Some of the former clients and employees said being inside Shade Tree also makes them ill.

"My kids have strep throat, upper respiratory infections due to this stuff," Johnson said. "We got holes in the wall where the water, black mold is leaking on us while we're using the restroom."

Nissen said she would see the black mold along the cracks, on the floor and on the bathroom doors, and an 18-month-old girl staying in the dorm next to hers had a bedbug bite on her neck.

"That floor, even though we use bleach to clean it, it doesn't make it any better," Nissen said.

Multiple former case managers from the shelter said they believe Shade Tree's upper management failed to stop these health hazards, including one manager wanting to remain anonymous.

"I think the bedbug issue is the main one for clients," the case manager said. "I also think it's disgusting to ask people to lay in a bed that we know has bedbugs. I think that the black mold is something that really worried me because there's a lot of people that have issues with bronchitis, or asthma, and small children are having to be in there."

The former case manager shared videos she had taken with her cellphone that showed mice in an office and the kitchen pantry. A couple residents said the mice had also spread to the sleeping areas on the second and third floors.

During a tour inside the shelter, Richter didn't deny that they've battled with bedbugs and other pests for years, and noted that Shade Tree doesn't have any janitors on its staff.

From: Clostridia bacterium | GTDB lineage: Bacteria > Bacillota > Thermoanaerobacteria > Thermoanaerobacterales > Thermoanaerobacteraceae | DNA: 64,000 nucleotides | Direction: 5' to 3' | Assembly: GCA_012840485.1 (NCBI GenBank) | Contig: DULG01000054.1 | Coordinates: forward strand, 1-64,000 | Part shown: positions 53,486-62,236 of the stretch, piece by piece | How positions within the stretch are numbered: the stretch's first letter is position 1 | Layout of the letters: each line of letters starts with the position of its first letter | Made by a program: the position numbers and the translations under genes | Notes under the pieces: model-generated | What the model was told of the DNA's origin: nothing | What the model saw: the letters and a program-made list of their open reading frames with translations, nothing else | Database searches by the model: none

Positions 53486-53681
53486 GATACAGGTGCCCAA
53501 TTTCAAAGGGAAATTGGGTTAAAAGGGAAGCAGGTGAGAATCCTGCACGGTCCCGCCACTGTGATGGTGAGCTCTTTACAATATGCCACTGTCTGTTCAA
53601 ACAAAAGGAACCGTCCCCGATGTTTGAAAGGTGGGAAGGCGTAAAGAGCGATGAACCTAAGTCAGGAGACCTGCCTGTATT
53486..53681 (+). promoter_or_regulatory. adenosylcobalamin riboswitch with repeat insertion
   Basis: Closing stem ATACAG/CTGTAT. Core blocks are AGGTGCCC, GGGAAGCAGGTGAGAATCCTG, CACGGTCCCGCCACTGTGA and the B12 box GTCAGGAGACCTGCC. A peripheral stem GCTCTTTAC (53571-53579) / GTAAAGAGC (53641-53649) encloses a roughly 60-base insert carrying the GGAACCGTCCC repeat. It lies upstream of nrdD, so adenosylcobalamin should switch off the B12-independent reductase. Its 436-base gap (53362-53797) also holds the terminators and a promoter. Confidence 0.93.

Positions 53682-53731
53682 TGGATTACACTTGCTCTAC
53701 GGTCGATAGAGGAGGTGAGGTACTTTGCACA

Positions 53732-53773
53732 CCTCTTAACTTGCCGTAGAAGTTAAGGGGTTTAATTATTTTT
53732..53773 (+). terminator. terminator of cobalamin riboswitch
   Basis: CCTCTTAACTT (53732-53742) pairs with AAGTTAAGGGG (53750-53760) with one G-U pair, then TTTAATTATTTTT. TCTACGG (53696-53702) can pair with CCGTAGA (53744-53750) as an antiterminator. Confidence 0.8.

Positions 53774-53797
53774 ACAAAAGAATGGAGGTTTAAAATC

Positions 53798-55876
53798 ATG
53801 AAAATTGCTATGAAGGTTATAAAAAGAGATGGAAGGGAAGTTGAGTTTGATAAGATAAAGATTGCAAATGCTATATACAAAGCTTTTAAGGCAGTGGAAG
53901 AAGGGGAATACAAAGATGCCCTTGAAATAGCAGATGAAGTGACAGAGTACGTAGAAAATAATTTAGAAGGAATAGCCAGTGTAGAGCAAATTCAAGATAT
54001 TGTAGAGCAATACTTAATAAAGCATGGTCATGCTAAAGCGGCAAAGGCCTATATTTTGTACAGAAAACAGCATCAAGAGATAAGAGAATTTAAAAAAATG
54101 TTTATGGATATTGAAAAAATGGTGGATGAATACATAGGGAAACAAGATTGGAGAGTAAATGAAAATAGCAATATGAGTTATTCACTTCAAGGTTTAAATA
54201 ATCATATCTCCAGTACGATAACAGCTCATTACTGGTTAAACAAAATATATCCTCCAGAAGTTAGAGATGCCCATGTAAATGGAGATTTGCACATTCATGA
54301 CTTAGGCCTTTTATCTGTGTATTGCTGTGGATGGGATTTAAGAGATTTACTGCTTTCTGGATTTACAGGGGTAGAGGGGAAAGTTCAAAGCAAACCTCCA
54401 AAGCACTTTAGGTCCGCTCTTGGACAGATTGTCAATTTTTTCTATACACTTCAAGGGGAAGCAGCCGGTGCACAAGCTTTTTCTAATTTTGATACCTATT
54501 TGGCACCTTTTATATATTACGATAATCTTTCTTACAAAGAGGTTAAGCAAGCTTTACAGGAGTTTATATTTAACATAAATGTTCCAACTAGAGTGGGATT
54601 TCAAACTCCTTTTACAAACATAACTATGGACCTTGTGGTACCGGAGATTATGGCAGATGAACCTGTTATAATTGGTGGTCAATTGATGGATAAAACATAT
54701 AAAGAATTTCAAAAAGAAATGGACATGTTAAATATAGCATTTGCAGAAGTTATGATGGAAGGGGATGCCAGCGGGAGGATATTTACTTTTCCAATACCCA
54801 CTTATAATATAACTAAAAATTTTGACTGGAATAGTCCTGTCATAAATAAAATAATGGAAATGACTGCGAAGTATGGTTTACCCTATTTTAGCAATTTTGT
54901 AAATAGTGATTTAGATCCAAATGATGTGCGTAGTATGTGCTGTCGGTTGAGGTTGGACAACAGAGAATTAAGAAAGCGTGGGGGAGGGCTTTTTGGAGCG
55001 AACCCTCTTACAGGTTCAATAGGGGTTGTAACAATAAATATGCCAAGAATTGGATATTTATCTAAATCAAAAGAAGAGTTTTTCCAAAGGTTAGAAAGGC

Clients are responsible for keeping the shelter clean. No matter how clean clients get these rooms, new women and children often come in from filthy conditions.

"(In March,) 52 people came from places that were not supposed to be inhabited by people," Richter said. "It's not the streets. It's past the street. It's an empty lot, and desert areas, washes. Back seats of abandoned cars."

In addition to exterminator receipts, Shade Tree provided several inspection documents from the Southern Nevada Health District. The health district had reacted after receiving numerous bedbug complaints in the past years.

Each time, inspectors cleared Shade Tree, but the health district said it has no jurisdiction to enforce health and safety measures at Shade Tree.

Asked why former employees keep alerting 8 News NOW to health hazards, Richter said, "In hearing and reading what the statements were, you can see there are snapshots of frustration - and those fester and boil over."

For many homeless, battered women and their children, there are few choices: stay with their abusers, risk the dangers of the streets or seek shelter at Shade Tree.

Johnson said she was speaking out because of the women and children who turn to Shade Tree as their last resort.

"I'm not just speaking for me," Johnson said. "I'm speaking for everybody in there that's scared to say something."

As word spreads around the homeless community about health concerns inside Shade Tree, Richter said she fears a chilling effect on women seeking help.

"I understand you need to do this story, but I have a need to make sure that domestic violence victims feel that they should still come in," Richter said. "As long as people are coming in, as fast as we get rid of something, we're going to be facing new challenges."